Updated: Jun 12
You will laugh, you may even cry — but mostly you'll laugh.
It’s widely reported that the first year of marriage is the hardest. For Corie and Paul Bratter, their quibbles begin on day seven. Luckily, Laguna Playhouse’s production of Neil Simon's charming 1963 dramatic comedy “Barefoot in the Park” brings an abundance of humor and heart to the trials of this young marriage, thanks in large part to its fiercely funny cast.
Starring Nick Tag (“The Graduate”) and Lily Gibson (“Harvey”) as the newlyweds, with legendary comedian and film star Paul Rodriguez (Yes, THAT Paul Rodriguez!) as Victor Velasco, and Las Vegas “Comedian of the Year” Rita Rudner as Mrs. Banks, Corie's mother. So if it’s a romantic farce you delight in — old-fashioned romance loaded with incongruities and snappy verbal gags — then you should revel here in plenty of impulsive, flapdoodle craziness — plenty of jellybean newlywed barbs, and plenty of the adorably sweet faux pas of young love, not to mention the comic cutups of a sozzled mother-in-law.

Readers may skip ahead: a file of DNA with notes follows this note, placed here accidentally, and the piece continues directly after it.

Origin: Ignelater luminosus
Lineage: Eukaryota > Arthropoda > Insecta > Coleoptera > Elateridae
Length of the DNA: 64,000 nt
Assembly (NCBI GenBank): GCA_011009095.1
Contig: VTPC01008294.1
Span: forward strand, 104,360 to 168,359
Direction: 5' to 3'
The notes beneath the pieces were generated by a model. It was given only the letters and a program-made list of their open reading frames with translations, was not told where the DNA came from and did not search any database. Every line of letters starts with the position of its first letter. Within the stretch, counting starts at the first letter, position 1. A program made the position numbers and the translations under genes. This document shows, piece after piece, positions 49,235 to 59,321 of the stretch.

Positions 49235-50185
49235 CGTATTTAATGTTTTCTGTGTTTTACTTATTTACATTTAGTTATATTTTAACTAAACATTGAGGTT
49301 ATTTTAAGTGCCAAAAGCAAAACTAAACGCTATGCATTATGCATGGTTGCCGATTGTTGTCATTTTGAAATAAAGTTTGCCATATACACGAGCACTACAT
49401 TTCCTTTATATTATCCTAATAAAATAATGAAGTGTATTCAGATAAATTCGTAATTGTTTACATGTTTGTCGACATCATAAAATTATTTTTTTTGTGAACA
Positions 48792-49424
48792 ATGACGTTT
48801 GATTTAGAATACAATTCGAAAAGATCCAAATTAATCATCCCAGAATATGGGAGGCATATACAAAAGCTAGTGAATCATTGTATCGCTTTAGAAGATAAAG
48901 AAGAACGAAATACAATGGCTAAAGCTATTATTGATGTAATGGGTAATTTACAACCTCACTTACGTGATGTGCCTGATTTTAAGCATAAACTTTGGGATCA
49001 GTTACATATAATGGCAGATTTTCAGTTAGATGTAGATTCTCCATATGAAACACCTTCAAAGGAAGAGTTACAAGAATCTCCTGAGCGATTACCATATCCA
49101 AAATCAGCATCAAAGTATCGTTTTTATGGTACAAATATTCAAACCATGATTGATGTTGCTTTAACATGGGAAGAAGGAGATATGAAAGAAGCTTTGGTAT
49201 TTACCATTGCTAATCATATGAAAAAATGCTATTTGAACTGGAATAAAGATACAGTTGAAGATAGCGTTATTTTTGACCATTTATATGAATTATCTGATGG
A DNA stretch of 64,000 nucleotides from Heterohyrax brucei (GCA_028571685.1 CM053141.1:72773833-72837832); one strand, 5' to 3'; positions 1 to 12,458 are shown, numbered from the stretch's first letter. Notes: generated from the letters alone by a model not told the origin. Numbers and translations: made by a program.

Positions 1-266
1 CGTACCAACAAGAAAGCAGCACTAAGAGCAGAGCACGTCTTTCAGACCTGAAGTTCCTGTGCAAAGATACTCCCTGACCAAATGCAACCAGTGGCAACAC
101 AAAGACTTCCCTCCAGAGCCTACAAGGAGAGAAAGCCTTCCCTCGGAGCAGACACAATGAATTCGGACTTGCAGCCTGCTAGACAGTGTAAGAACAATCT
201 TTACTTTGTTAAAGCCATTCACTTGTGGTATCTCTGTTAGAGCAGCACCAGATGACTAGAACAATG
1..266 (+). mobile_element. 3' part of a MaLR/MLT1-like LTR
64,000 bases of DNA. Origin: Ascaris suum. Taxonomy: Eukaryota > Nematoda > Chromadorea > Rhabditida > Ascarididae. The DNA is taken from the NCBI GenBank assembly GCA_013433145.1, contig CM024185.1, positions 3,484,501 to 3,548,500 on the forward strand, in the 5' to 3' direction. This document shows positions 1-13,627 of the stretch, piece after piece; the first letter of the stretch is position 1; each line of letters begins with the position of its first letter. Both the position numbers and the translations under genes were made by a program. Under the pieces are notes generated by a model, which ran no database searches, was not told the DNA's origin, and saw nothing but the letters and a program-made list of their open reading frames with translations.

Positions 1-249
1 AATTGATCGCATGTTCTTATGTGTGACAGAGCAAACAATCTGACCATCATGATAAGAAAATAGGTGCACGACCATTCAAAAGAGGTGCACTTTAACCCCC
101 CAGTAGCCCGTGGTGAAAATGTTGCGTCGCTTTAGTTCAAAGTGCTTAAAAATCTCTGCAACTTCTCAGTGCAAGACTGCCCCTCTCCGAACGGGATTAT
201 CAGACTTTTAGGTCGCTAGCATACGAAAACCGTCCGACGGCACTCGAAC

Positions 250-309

According to Simon, this story of newlyweds taken in on their first New York apartment is largely autobiographical, which may account for its appealing, loose structure. The original production was a huge hit, and ran for four years with over 1,530 performances. It was nominated for four Tony Awards, including Best Play, winning a Tony for Best Direction. In 1967, Paramount Pictures made the play into a successful film starring Jane Fonda and Robert Redford, directed by Gene Saks.
"Barefoot…" has always been one of the most successful comedies of the modern stage – virtually the same as when it originally debuted. But then, why tamper with success? Essentially, Neil Simon has taken a common plot used by both Broadway and Hollywood, and, like a potato, sliced it into thin bits—making it as hard to resist as potato chips.
We enter the lives of this winsome couple, just as they are returning from their scorching, six-day honeymoon marathon of mutual appreciation at the Plaza Hotel, emerging back into the real dog-eat-dog world of everyday, mundane routines. Key to the silliness is their awkward apartment, which is located at the very top of a long, exhausting flight of stairs.